Paul: People Want a Terrorist Attack


rand-paulGOP presidential candidate and Kentucky Sen. Rand Paul sparked heated debate and used procedural opposition to force the law that allows the government to collect bulk phone data to expire temporarily on Sunday.

Paul was able to delay a vote at least through Tuesday on a House-passed bill, known as the USA Freedom Act, which would curtail the program’s controversial practices.

The current law that allows the bulk phone data program, the Patriot Act, is set to expire at midnight.

“People here in town think I’m making a huge mistake,” Paul said. “Some of them I think secretly want there to be an attack on the United States so they can blame it on me.”

Earlier on Sunday, Paul objected to Senate Majority Leader Mitch McConnell’s proposal to extend less controversial surveillance program, prompting a heated response from the fellow Kentucky Republican, who called Paul’s objection “a campaign of demagoguery and disinformation.” Read more at the Washington Post.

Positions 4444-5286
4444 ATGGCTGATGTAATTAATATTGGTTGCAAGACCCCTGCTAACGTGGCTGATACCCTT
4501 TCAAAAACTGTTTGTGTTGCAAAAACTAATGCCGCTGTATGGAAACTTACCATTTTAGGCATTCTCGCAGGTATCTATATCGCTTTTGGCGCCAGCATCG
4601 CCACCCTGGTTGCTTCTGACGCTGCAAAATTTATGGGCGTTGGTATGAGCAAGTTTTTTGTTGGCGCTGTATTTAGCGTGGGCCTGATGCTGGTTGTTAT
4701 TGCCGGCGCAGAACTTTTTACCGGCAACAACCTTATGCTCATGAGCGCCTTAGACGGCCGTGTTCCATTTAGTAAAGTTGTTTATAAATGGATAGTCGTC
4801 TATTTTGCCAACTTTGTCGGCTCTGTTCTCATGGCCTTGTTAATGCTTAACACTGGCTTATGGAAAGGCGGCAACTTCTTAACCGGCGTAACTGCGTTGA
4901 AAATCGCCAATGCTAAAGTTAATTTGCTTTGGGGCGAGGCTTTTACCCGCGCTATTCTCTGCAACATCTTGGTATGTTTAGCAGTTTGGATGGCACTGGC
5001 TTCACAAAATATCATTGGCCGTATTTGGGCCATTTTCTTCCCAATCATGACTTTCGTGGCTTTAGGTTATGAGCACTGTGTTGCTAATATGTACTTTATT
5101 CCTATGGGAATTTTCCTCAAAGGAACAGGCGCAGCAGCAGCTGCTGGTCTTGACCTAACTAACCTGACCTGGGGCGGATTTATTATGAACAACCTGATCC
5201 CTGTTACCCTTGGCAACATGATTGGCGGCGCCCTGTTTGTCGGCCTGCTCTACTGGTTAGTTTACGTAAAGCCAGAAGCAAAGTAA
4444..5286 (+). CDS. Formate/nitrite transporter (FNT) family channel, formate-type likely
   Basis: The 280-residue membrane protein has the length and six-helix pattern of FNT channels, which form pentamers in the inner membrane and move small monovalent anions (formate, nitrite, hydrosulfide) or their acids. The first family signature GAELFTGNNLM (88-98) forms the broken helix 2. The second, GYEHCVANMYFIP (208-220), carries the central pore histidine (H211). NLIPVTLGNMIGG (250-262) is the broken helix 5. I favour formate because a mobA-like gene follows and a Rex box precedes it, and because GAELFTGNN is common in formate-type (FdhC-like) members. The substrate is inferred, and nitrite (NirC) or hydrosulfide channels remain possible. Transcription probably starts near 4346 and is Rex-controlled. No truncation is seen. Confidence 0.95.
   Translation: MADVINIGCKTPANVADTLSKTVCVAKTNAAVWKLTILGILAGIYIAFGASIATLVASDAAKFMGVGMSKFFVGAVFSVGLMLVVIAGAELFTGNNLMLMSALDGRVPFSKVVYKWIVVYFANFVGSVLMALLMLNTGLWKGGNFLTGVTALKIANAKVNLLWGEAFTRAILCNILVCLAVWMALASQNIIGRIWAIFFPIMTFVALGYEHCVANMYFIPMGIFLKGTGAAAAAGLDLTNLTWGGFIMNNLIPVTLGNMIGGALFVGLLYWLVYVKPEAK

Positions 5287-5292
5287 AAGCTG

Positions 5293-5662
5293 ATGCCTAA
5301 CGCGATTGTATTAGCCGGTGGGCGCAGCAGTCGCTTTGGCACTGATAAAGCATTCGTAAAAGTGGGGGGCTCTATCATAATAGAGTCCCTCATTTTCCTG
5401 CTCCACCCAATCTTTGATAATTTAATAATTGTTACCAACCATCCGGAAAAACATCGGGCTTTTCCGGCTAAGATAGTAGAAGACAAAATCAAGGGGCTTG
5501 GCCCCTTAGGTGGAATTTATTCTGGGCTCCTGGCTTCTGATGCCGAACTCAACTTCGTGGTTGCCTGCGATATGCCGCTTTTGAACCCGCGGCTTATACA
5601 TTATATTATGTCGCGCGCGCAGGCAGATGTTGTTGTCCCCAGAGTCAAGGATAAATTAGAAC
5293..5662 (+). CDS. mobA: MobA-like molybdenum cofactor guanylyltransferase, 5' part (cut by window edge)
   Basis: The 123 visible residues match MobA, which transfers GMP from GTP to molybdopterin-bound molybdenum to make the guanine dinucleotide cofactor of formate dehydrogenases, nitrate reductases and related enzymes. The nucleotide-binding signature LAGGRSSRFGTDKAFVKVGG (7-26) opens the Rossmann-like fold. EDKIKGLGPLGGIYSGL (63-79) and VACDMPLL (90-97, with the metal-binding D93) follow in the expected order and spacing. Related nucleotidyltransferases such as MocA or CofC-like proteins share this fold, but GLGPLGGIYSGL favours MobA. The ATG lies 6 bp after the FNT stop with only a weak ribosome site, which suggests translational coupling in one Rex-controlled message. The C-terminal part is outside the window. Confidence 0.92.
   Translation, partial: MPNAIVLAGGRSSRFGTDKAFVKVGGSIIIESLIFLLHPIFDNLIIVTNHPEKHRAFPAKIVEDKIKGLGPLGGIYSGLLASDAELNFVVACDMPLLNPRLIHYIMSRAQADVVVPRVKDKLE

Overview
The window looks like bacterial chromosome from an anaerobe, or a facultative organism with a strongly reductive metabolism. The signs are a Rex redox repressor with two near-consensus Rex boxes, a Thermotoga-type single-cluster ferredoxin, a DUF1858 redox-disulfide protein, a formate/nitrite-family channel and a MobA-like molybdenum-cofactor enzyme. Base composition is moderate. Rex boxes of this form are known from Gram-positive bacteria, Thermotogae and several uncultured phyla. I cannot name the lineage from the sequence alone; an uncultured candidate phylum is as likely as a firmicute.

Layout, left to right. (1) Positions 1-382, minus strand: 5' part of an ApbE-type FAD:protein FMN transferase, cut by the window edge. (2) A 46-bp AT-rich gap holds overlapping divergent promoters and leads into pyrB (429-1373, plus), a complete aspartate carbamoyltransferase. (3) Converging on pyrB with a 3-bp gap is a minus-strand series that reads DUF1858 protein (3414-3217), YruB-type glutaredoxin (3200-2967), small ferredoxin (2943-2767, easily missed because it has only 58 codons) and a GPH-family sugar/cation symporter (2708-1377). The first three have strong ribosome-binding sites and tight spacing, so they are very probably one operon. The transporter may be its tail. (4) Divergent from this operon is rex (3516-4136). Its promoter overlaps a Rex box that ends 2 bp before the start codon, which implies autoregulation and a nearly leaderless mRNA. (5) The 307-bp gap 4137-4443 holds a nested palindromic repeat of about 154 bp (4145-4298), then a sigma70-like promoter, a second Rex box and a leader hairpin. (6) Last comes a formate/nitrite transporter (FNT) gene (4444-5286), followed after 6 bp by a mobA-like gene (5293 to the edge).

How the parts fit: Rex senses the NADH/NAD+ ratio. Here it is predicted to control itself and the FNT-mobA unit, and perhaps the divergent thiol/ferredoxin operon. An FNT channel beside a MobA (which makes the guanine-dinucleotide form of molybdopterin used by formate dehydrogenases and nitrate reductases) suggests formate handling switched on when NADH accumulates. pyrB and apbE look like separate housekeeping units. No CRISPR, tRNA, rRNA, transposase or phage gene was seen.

{CB Newscenter}


  1. The Patriot Act is efficient planning for hopeful regressed terror. We need it before we need to see more terror in our nations.

    I want to feel safer at the mall.


  2. Rand Paul is trying to convince Americans that they have more to fear from the government than from terrorists. And he is succeeding — he is getting huge support on the internet.

    The demonization of the US government needs to stop. Now.

  3. Arguments against the Patriot Act:

    Breach Of Privacy
    This act allows the government to tap into phones, gather personal records, and many other privacy infringing things. Many Americans view this as a violation of their constitutional rights.

    Wrongful Imprisonment
    While the Patriot Act was put into place to stop terrorism, it has had a nasty after math. People suspected of terrorist activity have no civil rights. They are put in prison and held without due process, regardless if they are innocent or not.

    No Longer Anonymous
    Any online or phone interactions that are made can be traced to precisely who you are. The government has gained access to information about IP addresses, GPS devices, and many other ways to track people down.